The London Dungeon has been forced to apologise after a social media campaign to promote the attraction was branded “sexist”.
The attraction posted quotes on both its Facebook and Twitter account referencing sexual acts and murder as part of a ‘Dark Valentine’s Day’ marketing ploy that managed to shock people in all the wrong ways.
Some posts referenced the museum’s murderous muse, one reading: “Jack The Ripper just messaged. He wants to Netflix and kill.”
While others seemed to focus on violence against women: “What’s the difference between your job and a dead prostitute? Your job still sucks.”
The East End Women’s Museum was among those to blast the Dungeon’s marketing campaign.
Co-founder Sarah Jackson told The Guardian: “Violence against women hasn’t gone the way of gaslights and top hats, far from it. Marketing campaigns like these trivialise the very real violence that sex workers experience, and reinforce stigma which puts them in danger.
“The Ripper tourist trade has been making money from the reputation of a misogynist serial killer for far too long – I hope the response to this misjudged campaign makes the London Dungeon and others think twice.”
Other controversial posts sent from the attraction’s social media account included: “Roses are red, violets are blue, I’ve got genital warts, soon you will too” and “Wow, you should really wear makeup more often”.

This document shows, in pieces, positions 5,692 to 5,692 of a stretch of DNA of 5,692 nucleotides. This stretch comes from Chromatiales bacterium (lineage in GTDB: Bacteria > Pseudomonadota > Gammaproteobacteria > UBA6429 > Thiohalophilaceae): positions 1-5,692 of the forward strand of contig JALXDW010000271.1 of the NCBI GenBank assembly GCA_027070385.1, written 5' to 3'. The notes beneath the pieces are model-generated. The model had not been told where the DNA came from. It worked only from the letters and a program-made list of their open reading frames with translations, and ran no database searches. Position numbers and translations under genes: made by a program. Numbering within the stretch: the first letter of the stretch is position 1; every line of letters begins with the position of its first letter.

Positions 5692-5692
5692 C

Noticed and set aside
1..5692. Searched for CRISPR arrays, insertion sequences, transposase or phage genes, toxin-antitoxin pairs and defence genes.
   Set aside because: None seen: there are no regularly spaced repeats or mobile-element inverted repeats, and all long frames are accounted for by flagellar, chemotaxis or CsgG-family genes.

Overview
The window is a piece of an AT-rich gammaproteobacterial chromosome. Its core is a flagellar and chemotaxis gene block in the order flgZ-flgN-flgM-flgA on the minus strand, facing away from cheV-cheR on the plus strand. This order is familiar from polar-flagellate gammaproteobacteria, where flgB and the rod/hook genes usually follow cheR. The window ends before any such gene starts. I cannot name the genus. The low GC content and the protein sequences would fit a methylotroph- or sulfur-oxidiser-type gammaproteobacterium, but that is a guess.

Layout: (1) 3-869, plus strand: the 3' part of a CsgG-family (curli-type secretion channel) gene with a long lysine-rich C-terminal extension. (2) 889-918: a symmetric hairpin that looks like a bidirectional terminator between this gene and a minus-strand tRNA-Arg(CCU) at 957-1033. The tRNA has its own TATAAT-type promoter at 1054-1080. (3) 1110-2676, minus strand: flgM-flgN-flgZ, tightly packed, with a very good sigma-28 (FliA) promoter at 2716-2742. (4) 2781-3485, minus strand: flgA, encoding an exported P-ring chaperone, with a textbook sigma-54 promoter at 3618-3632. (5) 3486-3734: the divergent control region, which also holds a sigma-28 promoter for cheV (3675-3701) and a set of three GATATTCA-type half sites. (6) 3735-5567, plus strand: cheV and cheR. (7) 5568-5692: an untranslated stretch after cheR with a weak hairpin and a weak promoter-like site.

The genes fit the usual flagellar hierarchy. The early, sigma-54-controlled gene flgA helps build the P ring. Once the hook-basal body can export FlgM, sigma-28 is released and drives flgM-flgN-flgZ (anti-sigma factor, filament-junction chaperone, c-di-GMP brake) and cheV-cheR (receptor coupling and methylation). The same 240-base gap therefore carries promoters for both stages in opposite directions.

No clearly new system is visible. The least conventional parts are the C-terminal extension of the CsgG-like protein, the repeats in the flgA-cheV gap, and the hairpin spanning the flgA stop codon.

Another post - “Did you fall from heaven? Because it looks like you landed on your face” - was criticised by a charity that supports people with facial and other disfigurements.
Dr James Partridge, chief executive of Changing Faces, said: “1 in 111 people in the UK have a severe facial disfigurement. Are these people and their families not welcome at The London Dungeon? Because that seems like a very odd approach to marketing...
“People who have disfigurements experience staring, name-calling and worse every day and when companies like this join in, it makes daily lives even more difficult.”
After the backlash, the London Dungeon’s Twitter account posted an apology, with the words “we’re sorry” emblazoned in the same fashion as it’s controversial campaign.
The company issued a longer apology to the press that read:
“We apologise that our social posts caused offence.
“Our ‘Dark Valentine’ campaign was a range of posts aimed to highlight the darker side of history and create debate and conversation.
“As a brand we strive to entertain our guests so they can enjoy the London Dungeon experience – both in our attraction and on social media.
“However on this occasion we recognise that some of the topics many felt were inappropriate and therefore we apologise for any offence cause.”
But it still failed to satisfy some Twitter users.